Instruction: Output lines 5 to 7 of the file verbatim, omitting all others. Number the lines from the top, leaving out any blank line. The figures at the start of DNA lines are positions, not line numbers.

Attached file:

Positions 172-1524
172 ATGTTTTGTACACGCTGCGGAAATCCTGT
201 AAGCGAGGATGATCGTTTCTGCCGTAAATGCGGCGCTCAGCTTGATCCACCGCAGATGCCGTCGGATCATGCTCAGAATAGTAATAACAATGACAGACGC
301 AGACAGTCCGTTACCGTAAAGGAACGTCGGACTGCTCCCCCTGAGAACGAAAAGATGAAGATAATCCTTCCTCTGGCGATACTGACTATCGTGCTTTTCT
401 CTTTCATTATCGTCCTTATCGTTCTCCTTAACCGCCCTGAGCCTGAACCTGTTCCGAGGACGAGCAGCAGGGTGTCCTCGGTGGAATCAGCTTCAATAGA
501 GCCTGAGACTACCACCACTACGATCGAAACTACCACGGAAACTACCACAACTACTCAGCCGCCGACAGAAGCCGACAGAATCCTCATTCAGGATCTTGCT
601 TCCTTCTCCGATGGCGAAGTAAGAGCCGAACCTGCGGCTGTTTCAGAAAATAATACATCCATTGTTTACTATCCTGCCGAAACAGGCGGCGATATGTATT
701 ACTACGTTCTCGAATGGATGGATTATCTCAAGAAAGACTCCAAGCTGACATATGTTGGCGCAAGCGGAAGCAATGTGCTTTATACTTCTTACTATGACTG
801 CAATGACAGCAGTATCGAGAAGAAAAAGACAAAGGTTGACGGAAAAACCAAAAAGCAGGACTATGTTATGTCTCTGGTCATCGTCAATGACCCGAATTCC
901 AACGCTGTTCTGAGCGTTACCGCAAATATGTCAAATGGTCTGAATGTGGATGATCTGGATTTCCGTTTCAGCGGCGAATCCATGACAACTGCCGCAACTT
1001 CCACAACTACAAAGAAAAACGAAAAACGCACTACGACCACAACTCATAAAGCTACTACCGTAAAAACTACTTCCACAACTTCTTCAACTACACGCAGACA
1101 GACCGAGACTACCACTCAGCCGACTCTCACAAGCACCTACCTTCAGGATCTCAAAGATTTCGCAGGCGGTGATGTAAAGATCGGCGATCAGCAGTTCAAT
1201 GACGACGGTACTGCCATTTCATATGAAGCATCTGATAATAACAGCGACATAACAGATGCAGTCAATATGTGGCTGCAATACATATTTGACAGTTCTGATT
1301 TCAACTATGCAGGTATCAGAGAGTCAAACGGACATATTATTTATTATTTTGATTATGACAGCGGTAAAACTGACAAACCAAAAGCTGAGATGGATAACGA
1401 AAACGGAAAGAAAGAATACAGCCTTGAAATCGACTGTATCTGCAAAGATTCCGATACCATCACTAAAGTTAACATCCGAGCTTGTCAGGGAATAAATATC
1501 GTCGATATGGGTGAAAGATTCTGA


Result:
401 CTTTCATTATCGTCCTTATCGTTCTCCTTAACCGCCCTGAGCCTGAACCTGTTCCGAGGACGAGCAGCAGGGTGTCCTCGGTGGAATCAGCTTCAATAGA
501 GCCTGAGACTACCACCACTACGATCGAAACTACCACGGAAACTACCACAACTACTCAGCCGCCGACAGAAGCCGACAGAATCCTCATTCAGGATCTTGCT
601 TCCTTCTCCGATGGCGAAGTAAGAGCCGAACCTGCGGCTGTTTCAGAAAATAATACATCCATTGTTTACTATCCTGCCGAAACAGGCGGCGATATGTATT